Valuation and operation of investment portfolio by banks

Classification
• The entire investment portfolio of the banks (including SLR securities and non-SLR securities) should be classified under three categories • ‘Held to Maturity’, • ‘Available for Sale’ and • ‘Held for Trading’.

Mutual Fund Units.Classification • However. . in the balance sheet. e) Subsidiaries/ joint ventures and f) Others (CP.). the investments will be disclosed as per the existing six a) Government securities. d) Debentures & Bonds. c) Shares. b) Other approved securities. etc.

Classification • Banks should decide the category of the investment at the time of acquisition and the decision should be recorded on the investment proposals. .

• Banks are allowed to include investments included under HTM category up to 25 per cent of their total investments. .HTM • The securities acquired by the banks with the intention to hold them up to maturity will be classified under ‘Held to Maturity (HTM)’.

HTM but are not accounted for the purpose of ceiling of 25 per cent • Re-capitalisation bonds received from the Government of India • Investment in subsidiaries and joint ventures • Investment in the long-term bonds (with a minimum residual maturity of seven years) .

. 2004 to exceed provided • (a) the excess comprises only of SLR securities.Banks allowed since September 2. and • (b) the total SLR securities held in the HTM is not more than 25 percent of their DTL as on the last Friday of the second preceding fortnight.

are permitted to be included in HTM.No fresh non-SLR securities. . except • • • • Fresh re-capitalisation bonds Fresh investment in the equity of subsidiaries RIDF / SIDBI/RHDF deposits Investment in long-term bonds (with a minimum residual maturity of seven years) issued by companies engaged in infrastructure activities.

Profit • Profit on sale of investments in this category should be first taken to the Profit & Loss Account. and thereafter be appropriated to the Capital Reserve Account .

The debentures/ bonds must be treated in the nature of an advance when The debenture/bond is issued as part of the proposal for project finance and the tenure of the debenture is for a period of three years and above or • The debenture/bond is issued as part of the proposal for working capital finance and the tenure of the debenture/ bond is less than a period of one year and the bank has a significant stake i.10% or more in the issue • .e.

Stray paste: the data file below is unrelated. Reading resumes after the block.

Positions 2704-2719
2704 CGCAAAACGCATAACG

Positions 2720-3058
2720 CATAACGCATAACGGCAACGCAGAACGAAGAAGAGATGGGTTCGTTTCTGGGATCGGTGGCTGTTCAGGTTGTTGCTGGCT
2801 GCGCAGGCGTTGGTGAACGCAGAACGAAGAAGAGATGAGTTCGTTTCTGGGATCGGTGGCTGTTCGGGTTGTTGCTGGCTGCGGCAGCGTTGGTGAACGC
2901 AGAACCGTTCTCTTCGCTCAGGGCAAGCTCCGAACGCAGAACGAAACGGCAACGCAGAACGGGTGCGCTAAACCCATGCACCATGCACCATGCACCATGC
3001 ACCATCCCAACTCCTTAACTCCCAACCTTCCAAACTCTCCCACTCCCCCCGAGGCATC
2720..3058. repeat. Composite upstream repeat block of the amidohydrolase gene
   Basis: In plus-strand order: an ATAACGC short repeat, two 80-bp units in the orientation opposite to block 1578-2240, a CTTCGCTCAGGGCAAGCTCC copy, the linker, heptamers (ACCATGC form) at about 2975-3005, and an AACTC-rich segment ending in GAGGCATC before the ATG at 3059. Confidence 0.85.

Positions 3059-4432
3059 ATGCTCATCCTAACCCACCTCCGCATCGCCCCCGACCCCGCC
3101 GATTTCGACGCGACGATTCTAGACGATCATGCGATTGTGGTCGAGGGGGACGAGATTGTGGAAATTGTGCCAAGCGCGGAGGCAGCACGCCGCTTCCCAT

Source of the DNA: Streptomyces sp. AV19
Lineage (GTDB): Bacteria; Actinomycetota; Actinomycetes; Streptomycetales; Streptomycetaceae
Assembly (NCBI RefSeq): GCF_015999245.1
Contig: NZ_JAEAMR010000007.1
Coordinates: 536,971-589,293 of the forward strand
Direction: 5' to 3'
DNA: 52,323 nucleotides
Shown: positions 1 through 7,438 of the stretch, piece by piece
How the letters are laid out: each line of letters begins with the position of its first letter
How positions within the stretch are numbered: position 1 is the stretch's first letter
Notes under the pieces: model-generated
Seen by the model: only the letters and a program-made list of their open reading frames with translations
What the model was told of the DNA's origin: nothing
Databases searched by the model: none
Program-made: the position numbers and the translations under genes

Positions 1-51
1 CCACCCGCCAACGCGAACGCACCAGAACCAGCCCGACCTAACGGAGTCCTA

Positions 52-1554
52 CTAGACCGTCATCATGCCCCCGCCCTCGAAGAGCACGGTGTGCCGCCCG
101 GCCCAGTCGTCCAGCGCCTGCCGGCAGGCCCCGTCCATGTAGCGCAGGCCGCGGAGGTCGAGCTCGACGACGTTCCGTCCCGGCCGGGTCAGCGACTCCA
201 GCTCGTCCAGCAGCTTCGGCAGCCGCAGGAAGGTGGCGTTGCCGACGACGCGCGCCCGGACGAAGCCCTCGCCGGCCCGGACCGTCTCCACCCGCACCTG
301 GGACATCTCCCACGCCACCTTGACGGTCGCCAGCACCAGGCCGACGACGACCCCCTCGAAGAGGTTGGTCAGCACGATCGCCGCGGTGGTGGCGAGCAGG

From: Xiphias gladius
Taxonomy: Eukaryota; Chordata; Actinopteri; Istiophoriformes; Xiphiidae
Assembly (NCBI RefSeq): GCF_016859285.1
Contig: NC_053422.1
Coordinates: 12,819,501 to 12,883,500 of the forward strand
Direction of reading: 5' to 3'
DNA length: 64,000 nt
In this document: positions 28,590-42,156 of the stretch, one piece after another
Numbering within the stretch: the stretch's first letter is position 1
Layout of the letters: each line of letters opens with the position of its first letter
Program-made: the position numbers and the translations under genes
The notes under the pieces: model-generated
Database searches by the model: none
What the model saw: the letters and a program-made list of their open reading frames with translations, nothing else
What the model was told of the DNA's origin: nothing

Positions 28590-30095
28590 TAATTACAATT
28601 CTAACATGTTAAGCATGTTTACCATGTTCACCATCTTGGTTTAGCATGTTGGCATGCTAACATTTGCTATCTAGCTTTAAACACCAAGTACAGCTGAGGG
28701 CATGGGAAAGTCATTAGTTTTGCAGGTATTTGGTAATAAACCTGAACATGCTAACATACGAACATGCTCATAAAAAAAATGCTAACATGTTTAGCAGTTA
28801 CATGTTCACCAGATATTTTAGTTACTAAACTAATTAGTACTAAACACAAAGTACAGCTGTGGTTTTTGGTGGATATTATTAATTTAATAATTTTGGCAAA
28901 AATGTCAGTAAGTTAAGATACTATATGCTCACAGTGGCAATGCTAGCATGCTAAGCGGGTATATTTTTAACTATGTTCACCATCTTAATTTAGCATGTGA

The debentures/ bonds must be treated in the nature of an advance when And • the issue is part of a private placement. i.e. the borrower has approached the bank/FI and not part of a public issue where the bank/FI has subscribed in response to invitation. .

• iii) The banks will have the freedom to decide on the extent of holdings under HFT and AFS. . • ii) The securities which do not fall within the above two categories will be classified under ‘Available for Sale (AFS)’.Available for Sale & Held for Trading • i) The securities acquired by the banks with the intention to trade by taking advantage of the short-term price/interest rate movements will be classified under ‘Held for Trading (HFT)’.

• These securities are to be sold within 90 days.Available for Sale & Held for Trading • The investments classified under HFT would be those from which the bank expects to make a gain by the movement in the interest rates/market rates. . • Profit or loss on sale of investments in both the categories will be taken to the Profit &Loss Account.

• No further shifting to/from HTM will be allowed during the remaining part of that accounting year. .Shifting among categories • Banks may shift investments to/from HTM with the approval of the Board of Directors once a year. Such shifting will normally be allowed at the beginning of the accounting year.